A: I was against the war in Iraq, and Joe Stiglitz, my co-author, was against the war in Iraq at the outset, which we state clearly in the book. But I am also a professor of public finance. I teach budgeting and budget-accountability. I worked in the department of Commerce. I worked for many years around these issues. I really do believe this is a good-government issue. I really, really believe there should be accountability for where our tax dollars are spent and that it has been highly irresponsible — not only the war in and of itself but the way that the war has been financed; the way that funding for the war has been concealed; the way that the money has not been available in a timely fashion to take care of the veterans’ needs and so forth. I honestly feel this is a good-government issue.
Q: Has your book had an impact on anybody important?
A: I think it has. Sen. Obama has quoted from it. Sen. Clinton is now talking about the trillions of dollars spent on the war. Sen. Edwards just yesterday wrote a letter to the Washington Post complaining about the two sets of books in the Pentagon. A recent poll taken last week showed that 71 percent of Americans now believe that the war is contributing to the economic downturn, which is one of the major premises of our book. I do believe people are looking at this war and thinking, “This is costing a lot” and that they are concerned about it and our book has sort of put a number around that. We hope that some of our recommendations are adopted and make it less likely that we are embroiled in such a financial fiasco in the future.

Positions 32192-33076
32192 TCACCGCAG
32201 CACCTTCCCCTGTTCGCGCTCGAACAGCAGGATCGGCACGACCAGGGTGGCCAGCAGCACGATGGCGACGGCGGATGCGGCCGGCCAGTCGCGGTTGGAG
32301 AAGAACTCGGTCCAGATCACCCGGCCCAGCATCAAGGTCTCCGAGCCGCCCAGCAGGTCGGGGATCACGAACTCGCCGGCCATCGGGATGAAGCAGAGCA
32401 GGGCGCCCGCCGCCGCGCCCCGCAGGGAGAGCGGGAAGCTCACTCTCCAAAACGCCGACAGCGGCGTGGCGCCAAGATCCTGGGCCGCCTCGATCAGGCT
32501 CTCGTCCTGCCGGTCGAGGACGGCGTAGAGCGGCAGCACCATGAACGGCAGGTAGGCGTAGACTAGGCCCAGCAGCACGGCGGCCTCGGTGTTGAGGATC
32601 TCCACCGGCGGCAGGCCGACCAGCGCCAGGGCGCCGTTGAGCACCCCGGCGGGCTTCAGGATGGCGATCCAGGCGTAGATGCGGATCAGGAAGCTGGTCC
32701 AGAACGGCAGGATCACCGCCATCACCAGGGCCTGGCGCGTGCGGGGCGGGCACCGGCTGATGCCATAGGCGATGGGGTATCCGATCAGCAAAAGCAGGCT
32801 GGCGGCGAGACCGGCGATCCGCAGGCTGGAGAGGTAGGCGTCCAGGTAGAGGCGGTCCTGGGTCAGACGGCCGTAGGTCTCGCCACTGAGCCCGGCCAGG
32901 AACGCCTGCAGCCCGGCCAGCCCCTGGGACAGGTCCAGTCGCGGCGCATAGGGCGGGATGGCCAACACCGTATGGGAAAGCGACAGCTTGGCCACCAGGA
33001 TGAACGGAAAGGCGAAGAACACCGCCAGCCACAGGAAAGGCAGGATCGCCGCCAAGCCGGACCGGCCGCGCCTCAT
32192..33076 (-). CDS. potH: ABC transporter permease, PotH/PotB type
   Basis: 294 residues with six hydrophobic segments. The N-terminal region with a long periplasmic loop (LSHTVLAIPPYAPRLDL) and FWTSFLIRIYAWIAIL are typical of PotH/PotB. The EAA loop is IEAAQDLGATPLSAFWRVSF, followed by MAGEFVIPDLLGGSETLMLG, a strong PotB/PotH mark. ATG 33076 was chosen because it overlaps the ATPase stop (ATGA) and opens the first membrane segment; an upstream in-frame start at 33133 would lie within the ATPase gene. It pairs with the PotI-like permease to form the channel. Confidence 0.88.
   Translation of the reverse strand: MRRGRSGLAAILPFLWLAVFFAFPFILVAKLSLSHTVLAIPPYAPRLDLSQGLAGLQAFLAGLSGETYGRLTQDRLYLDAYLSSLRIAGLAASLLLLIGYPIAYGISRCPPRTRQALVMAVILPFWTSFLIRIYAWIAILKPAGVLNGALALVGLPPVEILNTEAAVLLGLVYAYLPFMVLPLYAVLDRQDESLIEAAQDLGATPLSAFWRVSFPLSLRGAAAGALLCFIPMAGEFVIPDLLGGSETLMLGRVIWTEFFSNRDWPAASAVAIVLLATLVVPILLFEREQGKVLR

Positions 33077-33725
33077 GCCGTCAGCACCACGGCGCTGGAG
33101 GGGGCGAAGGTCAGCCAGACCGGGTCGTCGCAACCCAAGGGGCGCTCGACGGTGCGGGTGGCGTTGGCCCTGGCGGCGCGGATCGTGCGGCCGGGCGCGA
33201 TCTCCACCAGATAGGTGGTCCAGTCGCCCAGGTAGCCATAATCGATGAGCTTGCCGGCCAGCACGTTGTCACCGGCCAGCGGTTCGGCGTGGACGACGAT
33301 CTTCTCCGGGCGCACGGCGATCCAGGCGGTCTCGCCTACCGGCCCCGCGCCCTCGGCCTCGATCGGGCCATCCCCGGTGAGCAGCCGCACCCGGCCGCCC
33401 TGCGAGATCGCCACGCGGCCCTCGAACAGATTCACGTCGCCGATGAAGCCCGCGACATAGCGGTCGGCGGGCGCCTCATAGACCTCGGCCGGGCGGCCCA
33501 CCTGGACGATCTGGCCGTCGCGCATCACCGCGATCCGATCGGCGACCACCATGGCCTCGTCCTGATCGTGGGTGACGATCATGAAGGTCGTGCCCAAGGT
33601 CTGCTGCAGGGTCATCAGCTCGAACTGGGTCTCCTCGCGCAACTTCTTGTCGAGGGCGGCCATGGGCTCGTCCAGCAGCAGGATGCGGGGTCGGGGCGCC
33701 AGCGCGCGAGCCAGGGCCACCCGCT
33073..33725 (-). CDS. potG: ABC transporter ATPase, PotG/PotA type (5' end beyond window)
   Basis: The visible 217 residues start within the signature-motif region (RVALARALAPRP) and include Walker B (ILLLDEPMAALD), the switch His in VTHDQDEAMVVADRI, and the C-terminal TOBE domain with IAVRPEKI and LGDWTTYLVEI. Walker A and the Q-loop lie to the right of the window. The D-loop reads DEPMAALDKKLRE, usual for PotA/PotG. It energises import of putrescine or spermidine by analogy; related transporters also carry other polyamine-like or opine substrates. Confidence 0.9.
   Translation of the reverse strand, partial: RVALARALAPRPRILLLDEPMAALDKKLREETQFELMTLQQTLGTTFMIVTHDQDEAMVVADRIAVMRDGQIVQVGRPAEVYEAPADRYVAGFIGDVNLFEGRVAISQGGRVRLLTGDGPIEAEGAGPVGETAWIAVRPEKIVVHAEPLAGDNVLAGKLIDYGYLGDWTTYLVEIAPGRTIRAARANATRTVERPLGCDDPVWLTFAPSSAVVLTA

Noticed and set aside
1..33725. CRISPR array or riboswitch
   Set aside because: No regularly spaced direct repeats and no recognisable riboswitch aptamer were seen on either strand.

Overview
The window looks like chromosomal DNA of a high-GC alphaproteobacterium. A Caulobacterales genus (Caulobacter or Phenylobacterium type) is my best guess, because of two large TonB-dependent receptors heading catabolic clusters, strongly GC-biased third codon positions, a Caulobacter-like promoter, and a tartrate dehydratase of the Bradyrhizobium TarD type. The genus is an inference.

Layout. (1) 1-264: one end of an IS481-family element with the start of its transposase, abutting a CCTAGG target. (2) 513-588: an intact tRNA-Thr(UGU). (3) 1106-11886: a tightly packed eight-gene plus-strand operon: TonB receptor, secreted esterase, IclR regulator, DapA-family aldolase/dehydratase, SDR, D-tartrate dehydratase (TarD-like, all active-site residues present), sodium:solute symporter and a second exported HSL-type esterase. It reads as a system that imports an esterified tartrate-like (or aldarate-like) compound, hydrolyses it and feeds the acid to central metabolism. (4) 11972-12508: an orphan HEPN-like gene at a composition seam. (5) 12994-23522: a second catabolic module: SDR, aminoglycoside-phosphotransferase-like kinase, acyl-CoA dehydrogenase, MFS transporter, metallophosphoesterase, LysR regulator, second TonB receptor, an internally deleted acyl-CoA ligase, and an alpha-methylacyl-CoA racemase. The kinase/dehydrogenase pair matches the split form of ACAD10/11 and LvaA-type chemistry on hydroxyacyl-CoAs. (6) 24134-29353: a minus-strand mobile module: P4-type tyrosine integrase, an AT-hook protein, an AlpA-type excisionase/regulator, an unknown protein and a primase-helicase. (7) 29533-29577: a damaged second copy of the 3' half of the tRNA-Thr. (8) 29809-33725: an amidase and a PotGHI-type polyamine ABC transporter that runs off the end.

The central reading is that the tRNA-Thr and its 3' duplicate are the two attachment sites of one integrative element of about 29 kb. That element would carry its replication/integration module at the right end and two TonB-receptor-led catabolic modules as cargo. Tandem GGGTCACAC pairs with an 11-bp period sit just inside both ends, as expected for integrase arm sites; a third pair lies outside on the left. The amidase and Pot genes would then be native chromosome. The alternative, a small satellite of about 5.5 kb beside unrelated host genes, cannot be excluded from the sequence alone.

Q: Beyond the staggering human and financial cost of the war, what did you learn from doing your book that you did not already know about war?
A: What we really learned is that there is no such thing as a free war. Contrary to the conventional wisdom, wars are not good for the economy. And this war in particular has had a seriously weakening effect on the economy.
Bill Steigerwald is a columnist at the Pittsburgh Tribune-Review. E-mail Bill at [email protected] ©Pittsburgh Tribune-Review, All Rights Reserved.